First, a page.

The earliest known functioning experimental quartz prototype where the developments of each of the three main research groups within the ‘new’ Beta project of the CEH plus the first developments of Faselec SA were successfully combined is in form of a small experimental pendulette which is presented below.
CEH / Faselec, Beta Project Prototype, 1966
Prototype category: experimental proof of concept
Description: Aluminium and acrylic cased experimental quartz pendulette. Acrylic lid press fitted to the aluminium mid-case. Aluminium mid-case also accepting a press fit acrylic back lid. Movement consisting of quartz regulating circuitry, encapsulated 32kHz quartz (from KVG Germany), dividing chain, motor and battery hatch. The wheel work attached to an aluminium plate. The electronic elements attached to a green circuit board wafer. The aluminium plate and the green wafer joined by two clip-on aluminium pillars. The acrylic back lid with a hole for the key for time setting. Golden anodised aluminium dial with black printed circuit diagram symbol for a Quartz oscillator at ’12’, ‘F(aselec)’ logo and ‘Swiss’ at ‘6’. Black, brass hour and minute hands, red second hand.
Dimensions: Movement: 64 x 64 x 28mm (without the hand setting screw); 45mm with the hand setting screw; cased: 69 x 69 x 47mm (without the hand setting screw); 56mm with the hand setting screw
Movement: experimental quartz movement containing early CEH and Faselec elements, unnumbered
Additional Info: The construction of this pendulette is remarkable. All major elements are fitted together without the use of screws. All is either press-fitted or connected with two slotted aluminium pillars. The dial is not fixed, it is held exclusively by the press fitted hour hand. The distance of the dial to the aluminium ‘main – bridge’, where the wheel work sits, is kept by two aluminium spacers. The complete movement slides into the aluminium mid – case from the back and is held by an internal lip of said mid-case and secured by the acrylic back. It is possible to dismantle the pendulette into its main components without the use of tools. The functional sub-elements are then either screwed or soldered to their respective support. The enabling of a fast disassembly would facilitate the exchange of elements within the movement considerably improving the flexibility in testing newly developed movement parts.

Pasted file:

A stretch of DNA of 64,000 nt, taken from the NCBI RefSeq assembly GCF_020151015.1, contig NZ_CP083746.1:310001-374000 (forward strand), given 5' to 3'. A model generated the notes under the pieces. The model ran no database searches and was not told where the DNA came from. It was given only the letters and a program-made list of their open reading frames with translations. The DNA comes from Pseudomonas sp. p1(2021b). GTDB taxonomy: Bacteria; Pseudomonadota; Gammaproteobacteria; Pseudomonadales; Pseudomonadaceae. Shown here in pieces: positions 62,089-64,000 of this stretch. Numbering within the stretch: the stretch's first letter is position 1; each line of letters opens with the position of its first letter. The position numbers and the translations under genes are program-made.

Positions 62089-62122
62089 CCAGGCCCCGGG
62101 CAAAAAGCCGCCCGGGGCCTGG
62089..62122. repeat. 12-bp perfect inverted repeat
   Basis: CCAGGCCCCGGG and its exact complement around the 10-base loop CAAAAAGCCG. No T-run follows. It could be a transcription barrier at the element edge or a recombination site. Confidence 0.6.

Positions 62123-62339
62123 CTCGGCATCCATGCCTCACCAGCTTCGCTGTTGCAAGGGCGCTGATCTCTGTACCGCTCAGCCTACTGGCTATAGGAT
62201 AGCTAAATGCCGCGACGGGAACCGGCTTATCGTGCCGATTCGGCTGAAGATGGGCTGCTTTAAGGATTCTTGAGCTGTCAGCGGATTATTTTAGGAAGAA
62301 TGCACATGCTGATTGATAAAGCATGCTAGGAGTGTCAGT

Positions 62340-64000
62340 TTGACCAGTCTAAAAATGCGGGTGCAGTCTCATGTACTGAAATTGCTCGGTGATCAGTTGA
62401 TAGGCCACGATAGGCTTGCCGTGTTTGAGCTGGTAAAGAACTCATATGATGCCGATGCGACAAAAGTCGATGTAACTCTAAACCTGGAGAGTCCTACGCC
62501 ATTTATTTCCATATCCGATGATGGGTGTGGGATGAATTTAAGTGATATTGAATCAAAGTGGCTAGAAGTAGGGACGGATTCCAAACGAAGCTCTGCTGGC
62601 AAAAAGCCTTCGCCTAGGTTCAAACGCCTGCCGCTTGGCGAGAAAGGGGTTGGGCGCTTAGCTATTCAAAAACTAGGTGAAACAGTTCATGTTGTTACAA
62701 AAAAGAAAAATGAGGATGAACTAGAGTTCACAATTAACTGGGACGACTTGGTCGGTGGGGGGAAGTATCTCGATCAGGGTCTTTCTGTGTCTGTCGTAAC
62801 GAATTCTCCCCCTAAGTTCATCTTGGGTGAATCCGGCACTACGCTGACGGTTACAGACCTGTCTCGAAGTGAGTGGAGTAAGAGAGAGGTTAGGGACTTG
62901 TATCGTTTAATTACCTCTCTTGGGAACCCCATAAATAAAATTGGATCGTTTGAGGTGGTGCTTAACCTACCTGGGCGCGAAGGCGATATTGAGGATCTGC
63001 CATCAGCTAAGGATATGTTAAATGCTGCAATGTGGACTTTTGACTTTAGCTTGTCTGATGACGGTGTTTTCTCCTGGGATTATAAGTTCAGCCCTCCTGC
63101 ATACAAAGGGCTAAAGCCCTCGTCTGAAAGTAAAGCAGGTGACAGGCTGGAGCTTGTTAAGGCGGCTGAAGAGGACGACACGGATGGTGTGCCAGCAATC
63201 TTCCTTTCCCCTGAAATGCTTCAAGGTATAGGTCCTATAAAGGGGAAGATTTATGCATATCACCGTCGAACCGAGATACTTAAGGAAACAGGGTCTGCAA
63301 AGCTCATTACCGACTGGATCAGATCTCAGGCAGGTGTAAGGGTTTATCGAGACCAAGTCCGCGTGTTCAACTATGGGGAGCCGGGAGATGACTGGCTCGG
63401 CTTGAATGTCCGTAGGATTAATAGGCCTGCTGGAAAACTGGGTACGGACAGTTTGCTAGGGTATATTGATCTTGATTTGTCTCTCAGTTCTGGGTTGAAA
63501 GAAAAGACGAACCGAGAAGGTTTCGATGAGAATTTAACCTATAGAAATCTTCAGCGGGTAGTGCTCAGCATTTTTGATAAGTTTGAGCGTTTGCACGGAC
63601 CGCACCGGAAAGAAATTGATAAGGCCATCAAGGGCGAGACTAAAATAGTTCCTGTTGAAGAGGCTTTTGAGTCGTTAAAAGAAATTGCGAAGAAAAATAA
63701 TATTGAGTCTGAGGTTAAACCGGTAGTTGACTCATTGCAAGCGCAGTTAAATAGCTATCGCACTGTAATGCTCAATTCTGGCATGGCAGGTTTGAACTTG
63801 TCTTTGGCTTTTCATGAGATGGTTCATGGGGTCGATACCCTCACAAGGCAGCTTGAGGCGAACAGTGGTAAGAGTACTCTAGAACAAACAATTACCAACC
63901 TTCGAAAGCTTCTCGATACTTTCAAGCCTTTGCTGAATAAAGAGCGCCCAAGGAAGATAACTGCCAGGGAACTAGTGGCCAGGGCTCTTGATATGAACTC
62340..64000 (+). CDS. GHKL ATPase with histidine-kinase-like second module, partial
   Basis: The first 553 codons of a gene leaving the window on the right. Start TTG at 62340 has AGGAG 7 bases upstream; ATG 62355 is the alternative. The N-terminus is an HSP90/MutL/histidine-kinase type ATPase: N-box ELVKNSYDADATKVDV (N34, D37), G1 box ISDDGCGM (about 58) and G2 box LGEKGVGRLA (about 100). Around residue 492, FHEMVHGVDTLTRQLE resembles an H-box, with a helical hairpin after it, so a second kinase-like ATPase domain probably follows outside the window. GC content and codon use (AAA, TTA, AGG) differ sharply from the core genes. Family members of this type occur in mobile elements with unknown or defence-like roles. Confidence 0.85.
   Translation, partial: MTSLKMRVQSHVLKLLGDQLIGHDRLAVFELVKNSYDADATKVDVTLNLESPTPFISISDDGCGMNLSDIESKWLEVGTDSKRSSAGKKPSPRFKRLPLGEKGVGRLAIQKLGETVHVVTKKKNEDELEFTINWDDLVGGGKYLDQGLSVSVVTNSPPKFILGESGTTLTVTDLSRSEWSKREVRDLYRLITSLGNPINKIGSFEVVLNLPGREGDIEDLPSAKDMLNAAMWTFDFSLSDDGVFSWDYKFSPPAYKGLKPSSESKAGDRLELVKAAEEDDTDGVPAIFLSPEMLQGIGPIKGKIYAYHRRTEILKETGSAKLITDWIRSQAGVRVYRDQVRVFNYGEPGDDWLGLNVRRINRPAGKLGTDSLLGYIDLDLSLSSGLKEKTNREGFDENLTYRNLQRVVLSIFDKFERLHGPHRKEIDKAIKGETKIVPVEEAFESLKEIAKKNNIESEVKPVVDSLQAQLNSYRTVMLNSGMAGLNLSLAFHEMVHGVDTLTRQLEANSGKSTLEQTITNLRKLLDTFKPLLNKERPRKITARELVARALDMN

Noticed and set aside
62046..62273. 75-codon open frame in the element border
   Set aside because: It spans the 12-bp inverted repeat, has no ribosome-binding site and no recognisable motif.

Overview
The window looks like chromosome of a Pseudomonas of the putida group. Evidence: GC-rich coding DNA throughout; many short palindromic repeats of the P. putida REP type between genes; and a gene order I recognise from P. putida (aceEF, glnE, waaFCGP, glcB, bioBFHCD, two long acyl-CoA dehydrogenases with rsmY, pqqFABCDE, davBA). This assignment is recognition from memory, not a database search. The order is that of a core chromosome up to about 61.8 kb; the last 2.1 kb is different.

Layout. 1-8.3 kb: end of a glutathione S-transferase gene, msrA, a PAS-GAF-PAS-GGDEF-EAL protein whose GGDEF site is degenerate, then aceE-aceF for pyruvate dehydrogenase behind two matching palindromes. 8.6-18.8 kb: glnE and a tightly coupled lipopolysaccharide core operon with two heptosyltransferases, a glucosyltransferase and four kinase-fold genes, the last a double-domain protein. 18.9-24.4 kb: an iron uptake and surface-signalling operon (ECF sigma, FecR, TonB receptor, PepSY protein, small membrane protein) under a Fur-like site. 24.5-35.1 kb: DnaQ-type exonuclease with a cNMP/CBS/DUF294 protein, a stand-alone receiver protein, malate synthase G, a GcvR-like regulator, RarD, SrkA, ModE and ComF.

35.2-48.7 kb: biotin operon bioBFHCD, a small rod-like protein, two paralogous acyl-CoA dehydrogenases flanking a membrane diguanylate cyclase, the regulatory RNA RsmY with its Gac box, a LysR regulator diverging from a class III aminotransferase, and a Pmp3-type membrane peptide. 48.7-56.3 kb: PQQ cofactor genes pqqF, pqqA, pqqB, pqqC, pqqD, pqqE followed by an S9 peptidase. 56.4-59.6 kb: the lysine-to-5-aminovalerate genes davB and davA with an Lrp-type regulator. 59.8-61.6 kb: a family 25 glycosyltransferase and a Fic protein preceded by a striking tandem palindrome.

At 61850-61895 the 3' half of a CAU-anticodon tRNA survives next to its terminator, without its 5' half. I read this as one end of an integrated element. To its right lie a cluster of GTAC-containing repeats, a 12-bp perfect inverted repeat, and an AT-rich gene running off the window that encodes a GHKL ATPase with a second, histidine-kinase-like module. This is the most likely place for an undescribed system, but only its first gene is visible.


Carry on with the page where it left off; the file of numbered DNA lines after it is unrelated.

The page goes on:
The 12th of July 1966 Fasec SA (upon creation renamed Faselec) was created in Neuchâtel (4), which as very close collaborator of CEH will take care of the production of electronic components such as the very first ODC-frequency divider and quartz control circuit used in this pendulette. This ODC will then be further miniaturised to be integrated into the Beta 2 prototypes and finally mounted into the industrialised Beta 21 (ODC-4) (4). Several generations of ODC’s have been made, each comprising further miniaturisation: No info is available about ODC generations 1 and 2 developed at ‘Faselec’. The expertise was returned to CEH, where further research produced ODC-3, which was first presented the 19.1.1967 and mounted into the Beta 2 prototypes submitted for the observatory competition of 1967. The even more compact ODC-4 was first presented the 16.2.1968 and used for the industrialised Beta 21 movement (5, 6). ODC-5 will be mounted in replacement modules for Beta 21 and Beta 22 movements starting from 1975. Also the experimental electromagnetic motor used in this pendulette will be further refined, first by CEH, later by Omega, to create the vibrating motor used in Beta 2 and later in Beta 21 (2).
As the functioning of the pendulette was highly dependent of the development and adjustment of the ODC circuitry, the components developed by CEH have been transferred to Faselec, where the pendulette was assembled to a functioning unit. This explains the logo of Faselec on the dial instead of the one of the CEH. This pendulette represents the earliest known experimental quartz time keeper made for the Beta project at CEH.
Provenance: Ex. Hans Baumann collection
Published: Bramaz H.-R., Baumann H.; Die Elektrische Armbanduhr, Band 1, Verlag Stutz Druck AG, Wädenswil, 2013, page 135, picture 3
- Quartzwristwatch, Courtesy of Dr. Armin H. Frei Heritage Estate
- Bramaz H.-R., Baumann H.; Die Elektrische Armbanduhr, Band 1, Verlag Stutz Druck AG, Wädenswil, 2013
- Forrer M., LeCoultre R., Beyner A., Oguey H.; L’aventure de la montre à quartz, Centredoc, 2002
- CEH-Bulletin No. 8, October 1966
- CEH Technical Report No.96, 16.2.1968
- CEH Technical Report No. 82, 19.1.1967
- Vittoz E. A.; The Electronic Watch and Low-Power circuits; IEEE Solid-State Circuits Newsletter, February 2008